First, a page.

Supershear Rupture Dynamics
(research report from SCEC 2006 annual meeting) |
Objective: Quantify distance L ruptures must propagate before transitioning from sub-Rayleigh to supershear speeds in terms of slip-weakening friction law parameters (length L_{fric}) and initial stress level (seismic S ratio). Single theory explains transition dynamics for expanding ruptures in 2D and 3D (on unbounded and finite-width faults) and accelerating ruptures. |
Supershear Transition: The transition from sub-Rayleigh to supershear propagation occurs when stresses moving at intersonic speeds ahead of expanding sub-Rayleigh ruptures exceed the peak strength of the fault, initiating slip within a daughter crack. Upon reaching a critical nucleation length, the daughter crack becomes dynamically unstable, expanding into a self-sustaining intersonic rupture. This mechanism holds in both 2D and 3D. On faults with uniform properties, the seismic S ratio [S=(&tau_{p}-&tau_{0})/(&tau_{0}-&tau_{r})], a measure of the initial loading stress, &tau_{0}, relative to the peak and residual strengths, &tau_{p} and &tau_{r}, must be smaller than some critical value for the transition to occur. The maximum S value for unbounded faults in 3D is 1.19, smaller than the value of 1.77 that Andrews [1976; 1985] has shown to govern the transition in 2D. The supershear transition length (i.e., how far the rupture propagates before reaching intersonic speeds) is proportional to a length scale arising from the friction law governing the nucleation and stability of the daughter crack. The transition length is highly sensitive to the form of the slip-weakening law, even when the associated fracture energies are identical. |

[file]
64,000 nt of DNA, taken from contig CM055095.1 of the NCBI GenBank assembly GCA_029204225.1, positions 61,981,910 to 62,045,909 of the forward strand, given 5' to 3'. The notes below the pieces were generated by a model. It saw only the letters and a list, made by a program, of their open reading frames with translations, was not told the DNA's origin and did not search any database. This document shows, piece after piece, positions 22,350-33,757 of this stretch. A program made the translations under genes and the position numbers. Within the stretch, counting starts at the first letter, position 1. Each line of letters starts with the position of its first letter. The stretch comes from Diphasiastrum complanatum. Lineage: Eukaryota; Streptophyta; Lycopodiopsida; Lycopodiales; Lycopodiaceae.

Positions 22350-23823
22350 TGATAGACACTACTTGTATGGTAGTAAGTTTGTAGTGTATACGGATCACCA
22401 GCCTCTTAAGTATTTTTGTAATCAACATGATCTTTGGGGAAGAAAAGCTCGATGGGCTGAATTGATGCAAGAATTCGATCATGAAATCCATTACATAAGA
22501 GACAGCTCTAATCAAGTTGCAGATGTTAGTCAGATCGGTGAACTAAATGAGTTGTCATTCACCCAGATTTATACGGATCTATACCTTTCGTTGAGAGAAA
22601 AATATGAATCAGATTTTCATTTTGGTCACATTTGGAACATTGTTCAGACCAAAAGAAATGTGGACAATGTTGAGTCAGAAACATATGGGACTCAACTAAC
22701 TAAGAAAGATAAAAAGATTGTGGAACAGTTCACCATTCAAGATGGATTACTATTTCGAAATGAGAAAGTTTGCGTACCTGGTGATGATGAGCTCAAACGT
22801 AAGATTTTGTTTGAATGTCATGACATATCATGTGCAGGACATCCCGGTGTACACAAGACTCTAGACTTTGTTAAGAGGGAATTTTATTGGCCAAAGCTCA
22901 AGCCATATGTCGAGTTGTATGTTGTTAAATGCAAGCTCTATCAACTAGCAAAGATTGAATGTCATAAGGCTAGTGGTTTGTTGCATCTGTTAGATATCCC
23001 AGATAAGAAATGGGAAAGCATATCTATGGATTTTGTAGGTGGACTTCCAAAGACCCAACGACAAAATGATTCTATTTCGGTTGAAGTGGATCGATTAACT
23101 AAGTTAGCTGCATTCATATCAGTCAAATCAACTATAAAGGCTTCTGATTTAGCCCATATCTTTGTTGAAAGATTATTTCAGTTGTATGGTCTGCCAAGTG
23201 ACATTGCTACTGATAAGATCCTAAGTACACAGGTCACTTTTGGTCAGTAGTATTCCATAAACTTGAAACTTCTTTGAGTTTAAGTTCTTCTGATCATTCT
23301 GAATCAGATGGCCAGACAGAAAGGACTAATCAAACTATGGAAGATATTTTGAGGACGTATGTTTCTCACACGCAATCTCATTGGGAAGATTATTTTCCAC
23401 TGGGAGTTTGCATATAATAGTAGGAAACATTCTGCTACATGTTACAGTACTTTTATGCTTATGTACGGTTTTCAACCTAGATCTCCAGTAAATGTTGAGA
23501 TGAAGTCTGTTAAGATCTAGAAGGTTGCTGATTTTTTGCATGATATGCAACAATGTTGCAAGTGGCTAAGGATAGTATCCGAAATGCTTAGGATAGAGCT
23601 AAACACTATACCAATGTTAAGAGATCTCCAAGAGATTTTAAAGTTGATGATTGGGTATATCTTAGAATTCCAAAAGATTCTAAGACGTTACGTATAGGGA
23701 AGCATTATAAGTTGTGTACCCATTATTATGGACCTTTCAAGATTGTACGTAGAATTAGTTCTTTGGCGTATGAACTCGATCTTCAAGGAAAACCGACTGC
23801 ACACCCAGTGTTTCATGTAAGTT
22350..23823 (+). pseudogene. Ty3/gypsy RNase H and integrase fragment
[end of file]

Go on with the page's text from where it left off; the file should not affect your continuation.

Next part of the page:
Fig. 1: Stress field ahead of expanding sub-Rayleigh crack (from self-similar analytical solution). The standard crack solution was modified in the "Dugdale model" by limiting stress to the peak strength (Dugdale slip-weakening law has strength &tau_{p} for slip less than d_{0}; for larger slip, strength drops to &tau_{r}. When stress is bounded, slip occurs within a daughter crack. Slip velocity (also shown in figure) and slip in the daughter crack can be calculated exactly, as can the critical nucleation length at which the daughter crack becomes unstable. This permits an exact prediction of the supershear transition length. |
Fig. 2: Plot of (inverse of) supershear transition length vs. seismic S ratio (small Smeans high initial stress, fault close to failure). There is nice agreement between the analytical prediction of transition length in the self-similar Dugdale model with numerical results from spontaneous rupture calculations in 2D. Numerical results for unbounded faults in 3D are also shown. The trend is similar in 3D, but the transition length is about twice as long as in 2D for the same value of S. In 3D, a sufficiently narrow fault width suppresses the transition; the critical width is approximately 0.8 times the transition length on an unbounded fault. |
Last Modified: August 31, 2006